Document Type

Peer-Review Article


Biodiversity, often quantified by species richness, is commonly used to evaluate and monitor the health of ecosystems and as a tool for conservation planning. The use of one or more focal taxa as surrogates or indicators of larger taxonomic diversity can greatly expedite the process of biodiversity measurement. This is especially true when studying diverse and abundant invertebrate fauna. Before indicator taxa are employed, however, research into their suitability as indicators of greater taxonomic diversity in an area is needed. We sampled invertebrate diversity in old fields in southern Michigan using pitfall trapping and morphospecies designations after identification to order or family. Correlation analysis was used to assess species richness relationships between focal arthropod taxa and general invertebrate diversity. Relationships were assessed at two fine spatial scales: within sampling patches, and locally across four sampling patches. Cumulative richness of all assessed taxa increased proportionately with cumulative invertebrate richness as sampling intensity increased within patches. At the among-patch scale, we tentatively identified Hemiptera and Coleoptera as effective indicator taxa of greater invertebrate richness. Although Hymenoptera, Araneae and Diptera exhibited high species richness, their total richness within patches was not associated with overall invertebrate richness among patches. Increased sampling throughout the active season and across a greater number of habitat patches should be conducted before adopting Hemiptera and Coleoptera as definitive indicators of general invertebrate richness in the Great Lakes region. Multiple sampling techniques, in addition to pitfall trapping, should also be added to overcome capture biases associated with each technique.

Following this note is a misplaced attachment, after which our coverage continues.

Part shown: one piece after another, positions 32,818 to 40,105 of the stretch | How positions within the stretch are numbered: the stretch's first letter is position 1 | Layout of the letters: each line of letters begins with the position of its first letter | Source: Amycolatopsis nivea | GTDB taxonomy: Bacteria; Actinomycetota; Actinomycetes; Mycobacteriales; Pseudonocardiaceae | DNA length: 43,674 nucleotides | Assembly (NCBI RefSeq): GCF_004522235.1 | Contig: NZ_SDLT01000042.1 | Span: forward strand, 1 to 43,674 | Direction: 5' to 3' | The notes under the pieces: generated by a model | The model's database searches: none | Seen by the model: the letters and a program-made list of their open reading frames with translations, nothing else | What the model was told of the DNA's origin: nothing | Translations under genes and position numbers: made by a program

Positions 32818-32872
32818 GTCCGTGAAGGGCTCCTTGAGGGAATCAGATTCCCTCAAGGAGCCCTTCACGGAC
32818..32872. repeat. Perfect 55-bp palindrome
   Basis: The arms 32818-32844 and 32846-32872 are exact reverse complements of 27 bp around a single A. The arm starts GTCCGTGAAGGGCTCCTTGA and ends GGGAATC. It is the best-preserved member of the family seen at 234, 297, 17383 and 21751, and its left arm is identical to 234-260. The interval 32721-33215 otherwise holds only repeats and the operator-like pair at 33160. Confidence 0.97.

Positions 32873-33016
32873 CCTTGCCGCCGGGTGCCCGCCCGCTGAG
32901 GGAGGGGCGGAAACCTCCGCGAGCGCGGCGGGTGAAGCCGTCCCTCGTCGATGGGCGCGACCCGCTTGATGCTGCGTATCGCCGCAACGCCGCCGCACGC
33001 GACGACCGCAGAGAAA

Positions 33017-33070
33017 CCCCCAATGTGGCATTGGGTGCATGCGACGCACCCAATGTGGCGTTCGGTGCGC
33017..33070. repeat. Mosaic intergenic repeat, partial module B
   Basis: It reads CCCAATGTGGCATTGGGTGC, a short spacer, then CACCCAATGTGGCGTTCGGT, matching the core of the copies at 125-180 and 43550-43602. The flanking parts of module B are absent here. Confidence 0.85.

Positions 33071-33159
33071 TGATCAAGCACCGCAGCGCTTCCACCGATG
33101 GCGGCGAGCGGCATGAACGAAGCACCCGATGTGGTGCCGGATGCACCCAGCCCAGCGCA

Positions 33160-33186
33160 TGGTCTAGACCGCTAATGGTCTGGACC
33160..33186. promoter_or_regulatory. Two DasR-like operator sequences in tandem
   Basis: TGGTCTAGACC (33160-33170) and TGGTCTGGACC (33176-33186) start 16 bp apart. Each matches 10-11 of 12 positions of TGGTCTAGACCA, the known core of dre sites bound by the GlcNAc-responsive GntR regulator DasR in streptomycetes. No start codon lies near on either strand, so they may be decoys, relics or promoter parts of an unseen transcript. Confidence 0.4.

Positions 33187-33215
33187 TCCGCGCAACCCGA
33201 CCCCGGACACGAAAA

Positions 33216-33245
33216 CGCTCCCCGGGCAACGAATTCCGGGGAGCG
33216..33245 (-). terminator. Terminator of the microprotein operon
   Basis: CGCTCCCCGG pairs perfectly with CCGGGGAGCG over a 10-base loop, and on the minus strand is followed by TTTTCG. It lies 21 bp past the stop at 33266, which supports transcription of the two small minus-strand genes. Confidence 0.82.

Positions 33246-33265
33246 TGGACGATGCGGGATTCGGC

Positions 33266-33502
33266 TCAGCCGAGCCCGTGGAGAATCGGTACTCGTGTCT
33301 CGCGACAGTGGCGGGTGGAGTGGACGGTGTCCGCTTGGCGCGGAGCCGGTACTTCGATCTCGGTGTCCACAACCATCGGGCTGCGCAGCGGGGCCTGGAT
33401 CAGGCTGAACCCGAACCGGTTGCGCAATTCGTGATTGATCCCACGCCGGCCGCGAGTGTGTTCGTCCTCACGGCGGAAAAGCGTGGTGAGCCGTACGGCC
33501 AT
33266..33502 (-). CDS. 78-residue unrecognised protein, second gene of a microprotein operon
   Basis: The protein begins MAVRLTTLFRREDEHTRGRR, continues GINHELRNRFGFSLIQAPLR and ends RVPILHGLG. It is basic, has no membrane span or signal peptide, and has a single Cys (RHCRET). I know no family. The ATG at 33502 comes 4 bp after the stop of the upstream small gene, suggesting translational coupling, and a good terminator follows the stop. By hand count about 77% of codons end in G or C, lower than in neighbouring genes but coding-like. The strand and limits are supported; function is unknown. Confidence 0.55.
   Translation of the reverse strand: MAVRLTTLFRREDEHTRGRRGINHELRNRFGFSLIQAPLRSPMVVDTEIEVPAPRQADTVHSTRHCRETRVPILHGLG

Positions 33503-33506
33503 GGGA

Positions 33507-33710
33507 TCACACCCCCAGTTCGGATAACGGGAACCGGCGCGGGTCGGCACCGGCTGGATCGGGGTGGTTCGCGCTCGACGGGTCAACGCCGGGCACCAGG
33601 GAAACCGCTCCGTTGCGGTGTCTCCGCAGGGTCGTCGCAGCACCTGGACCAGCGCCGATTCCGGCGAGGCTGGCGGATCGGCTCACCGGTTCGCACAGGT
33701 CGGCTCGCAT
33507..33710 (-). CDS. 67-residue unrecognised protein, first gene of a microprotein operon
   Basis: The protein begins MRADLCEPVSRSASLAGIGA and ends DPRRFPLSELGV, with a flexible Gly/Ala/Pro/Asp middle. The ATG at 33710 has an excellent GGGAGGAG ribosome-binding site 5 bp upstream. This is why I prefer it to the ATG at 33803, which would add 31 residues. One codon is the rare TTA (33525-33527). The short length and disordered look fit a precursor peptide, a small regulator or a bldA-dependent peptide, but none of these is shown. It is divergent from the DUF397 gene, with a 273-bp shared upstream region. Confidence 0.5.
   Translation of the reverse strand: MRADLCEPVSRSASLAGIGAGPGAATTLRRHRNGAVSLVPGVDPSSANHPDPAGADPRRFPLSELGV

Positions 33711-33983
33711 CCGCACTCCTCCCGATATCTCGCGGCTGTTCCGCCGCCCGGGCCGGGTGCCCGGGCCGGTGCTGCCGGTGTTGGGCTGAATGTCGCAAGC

Included in

Entomology Commons



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